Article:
As a member of the theatre community, it's been devastating to watch the coronavirus pandemic grind the global arts sector to a standstill – an issue that has led to institutions like Shakespeare's Globe struggling to survive. For audiences, however, a significant bright spot has emerged: an explosion of digital theatre innovation. New forms of online programming are recruiting the brightest talent, reaching global audiences and reshaping our understanding of theatre altogether.
Much of this incredible online programming has been generously provided free of charge or pay-what-you-can in aid of charities. We launched our theatre discovery site, Thespie, to amplify the work of theatre artists and organisations to reach audiences at home, offering star-studded galas and intimate play readings performed by Olivier, Tony, Bafta and Oscar winners from their homes; dozens of filmed performances offered on streaming for the first time; arts streaming services temporarily opening their catalogues for free; and new podcasts, artists talks and workshops across dance, opera, and theatre.
All this activity is a huge boon to audiences. Hearing stories delivered person-to-person develops our empathy and helps us to deal dealing with issues well beyond our individual experience, and I think many like me are of the view that engaging with the arts has helped with processing the tragedy of this disruption, as well as providing joy and solace.
The industry may be considerably different in coming months than it was in 2019 – but my hope is that as well as being innovative, it will incorporate better access to communities near and far who didn’t have access before.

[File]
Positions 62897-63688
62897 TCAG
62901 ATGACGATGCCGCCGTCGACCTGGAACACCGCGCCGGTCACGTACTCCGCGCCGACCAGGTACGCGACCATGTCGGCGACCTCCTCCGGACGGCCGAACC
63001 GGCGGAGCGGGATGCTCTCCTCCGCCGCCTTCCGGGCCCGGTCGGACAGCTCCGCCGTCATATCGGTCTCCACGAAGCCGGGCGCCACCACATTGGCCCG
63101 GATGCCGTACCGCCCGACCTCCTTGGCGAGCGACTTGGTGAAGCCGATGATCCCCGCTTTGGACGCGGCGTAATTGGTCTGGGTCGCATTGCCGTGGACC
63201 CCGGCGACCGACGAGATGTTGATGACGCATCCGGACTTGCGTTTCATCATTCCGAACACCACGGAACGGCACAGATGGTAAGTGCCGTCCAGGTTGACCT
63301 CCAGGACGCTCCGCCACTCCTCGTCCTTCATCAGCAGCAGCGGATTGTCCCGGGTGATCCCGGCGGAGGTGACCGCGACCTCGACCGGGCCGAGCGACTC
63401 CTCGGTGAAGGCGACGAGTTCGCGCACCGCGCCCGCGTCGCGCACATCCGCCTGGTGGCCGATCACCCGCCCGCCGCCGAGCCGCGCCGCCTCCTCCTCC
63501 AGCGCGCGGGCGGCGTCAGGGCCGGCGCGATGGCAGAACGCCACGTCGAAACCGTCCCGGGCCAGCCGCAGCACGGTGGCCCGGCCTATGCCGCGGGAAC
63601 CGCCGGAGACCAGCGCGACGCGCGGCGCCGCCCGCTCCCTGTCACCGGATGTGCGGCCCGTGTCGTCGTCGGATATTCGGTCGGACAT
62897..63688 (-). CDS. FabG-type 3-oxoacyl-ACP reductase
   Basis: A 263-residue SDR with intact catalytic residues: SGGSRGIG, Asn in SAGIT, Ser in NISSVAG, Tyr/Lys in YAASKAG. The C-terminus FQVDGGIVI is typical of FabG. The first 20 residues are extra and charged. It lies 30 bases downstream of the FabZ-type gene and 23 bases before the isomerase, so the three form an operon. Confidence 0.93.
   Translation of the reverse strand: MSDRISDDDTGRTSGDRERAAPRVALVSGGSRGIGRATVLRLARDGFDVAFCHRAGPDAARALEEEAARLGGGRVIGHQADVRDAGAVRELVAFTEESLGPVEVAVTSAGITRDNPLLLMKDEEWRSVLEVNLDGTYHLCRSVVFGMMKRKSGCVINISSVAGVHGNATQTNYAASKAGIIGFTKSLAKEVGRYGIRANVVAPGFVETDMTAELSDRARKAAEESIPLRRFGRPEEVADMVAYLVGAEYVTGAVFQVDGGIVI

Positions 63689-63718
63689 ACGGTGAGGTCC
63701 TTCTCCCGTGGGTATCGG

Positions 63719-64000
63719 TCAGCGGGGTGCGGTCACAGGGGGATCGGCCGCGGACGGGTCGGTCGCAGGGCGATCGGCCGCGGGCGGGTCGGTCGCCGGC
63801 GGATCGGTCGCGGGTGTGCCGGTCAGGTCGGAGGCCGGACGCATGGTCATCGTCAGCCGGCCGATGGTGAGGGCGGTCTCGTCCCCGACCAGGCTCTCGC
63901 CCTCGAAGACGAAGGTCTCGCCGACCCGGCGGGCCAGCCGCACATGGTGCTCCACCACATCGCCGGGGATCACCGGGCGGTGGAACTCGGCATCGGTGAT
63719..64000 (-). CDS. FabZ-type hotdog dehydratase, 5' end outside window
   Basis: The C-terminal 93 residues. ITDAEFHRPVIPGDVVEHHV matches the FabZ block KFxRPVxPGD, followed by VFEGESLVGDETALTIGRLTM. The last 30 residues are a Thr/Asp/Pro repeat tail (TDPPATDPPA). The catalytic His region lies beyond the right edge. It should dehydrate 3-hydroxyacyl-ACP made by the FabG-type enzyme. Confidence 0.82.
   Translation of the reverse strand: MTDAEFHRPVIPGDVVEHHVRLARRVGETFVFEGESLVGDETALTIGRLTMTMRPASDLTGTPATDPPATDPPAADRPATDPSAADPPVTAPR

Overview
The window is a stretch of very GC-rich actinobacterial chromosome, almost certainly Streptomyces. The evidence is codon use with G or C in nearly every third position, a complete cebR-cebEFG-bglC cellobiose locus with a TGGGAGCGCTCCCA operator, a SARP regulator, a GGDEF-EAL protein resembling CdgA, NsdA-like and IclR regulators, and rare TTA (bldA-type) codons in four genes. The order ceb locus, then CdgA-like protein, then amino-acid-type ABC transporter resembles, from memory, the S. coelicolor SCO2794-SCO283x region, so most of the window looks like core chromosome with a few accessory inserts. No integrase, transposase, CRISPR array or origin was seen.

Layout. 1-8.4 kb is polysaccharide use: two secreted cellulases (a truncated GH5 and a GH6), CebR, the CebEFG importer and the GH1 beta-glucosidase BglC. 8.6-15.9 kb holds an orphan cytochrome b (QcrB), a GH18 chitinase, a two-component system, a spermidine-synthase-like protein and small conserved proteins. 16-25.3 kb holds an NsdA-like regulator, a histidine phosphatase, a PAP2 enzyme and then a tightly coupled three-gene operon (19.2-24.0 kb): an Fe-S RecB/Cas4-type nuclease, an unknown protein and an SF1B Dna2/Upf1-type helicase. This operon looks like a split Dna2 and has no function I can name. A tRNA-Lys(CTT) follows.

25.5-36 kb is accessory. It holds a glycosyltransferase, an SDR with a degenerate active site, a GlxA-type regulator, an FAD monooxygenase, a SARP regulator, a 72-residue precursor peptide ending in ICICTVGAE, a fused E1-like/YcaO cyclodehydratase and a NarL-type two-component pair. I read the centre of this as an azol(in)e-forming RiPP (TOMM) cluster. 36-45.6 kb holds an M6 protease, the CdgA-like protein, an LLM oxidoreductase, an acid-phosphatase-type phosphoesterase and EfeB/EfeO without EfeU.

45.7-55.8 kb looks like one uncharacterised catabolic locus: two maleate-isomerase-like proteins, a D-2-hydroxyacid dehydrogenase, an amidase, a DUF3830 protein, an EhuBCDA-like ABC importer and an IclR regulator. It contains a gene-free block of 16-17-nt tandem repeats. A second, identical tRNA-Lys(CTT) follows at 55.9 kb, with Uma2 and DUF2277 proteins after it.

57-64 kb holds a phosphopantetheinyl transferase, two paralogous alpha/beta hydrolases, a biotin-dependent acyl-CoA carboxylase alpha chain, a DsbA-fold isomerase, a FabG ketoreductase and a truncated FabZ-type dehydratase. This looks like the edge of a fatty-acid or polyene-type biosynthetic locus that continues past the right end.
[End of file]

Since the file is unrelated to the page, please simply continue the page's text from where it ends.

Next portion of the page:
There has long been an important focus on broadening access and dismantling the elitism built into the industry, yet there hasn’t been enough conversation about using digital to send our programming to reach people where they are.
While many organisations maintain a host of pricing schemes for those who have been historically excluded or lack the economic means to afford a ticket, we need to talk about how we can develop formats of theatre programming that give people even more flexibility. Relaxed performances, subtitling and BSL-translated performances and working to facilitate easier physical access for those with specific needs are all existing initiatives across a number of organisations, but it is important to consider new ways of encountering the work that aren’t rooted in the standard in-person theatre experience today. I believe we have a new opportunity to do so now.
As a child, I lived in a rural area and had almost no access to professional performances. But I was able to feed my interests by reading scripts, playing piano songbooks, and listening to recordings that helped me discover the incredible breadth of theatre. As well as giving better access to the sorts of shows I wouldn’t have seen growing up, digital theatre helps to propel that cycle of discovery, providing reach to the hundreds of millions who can benefit from the arts but don’t have the economic means to access it in person.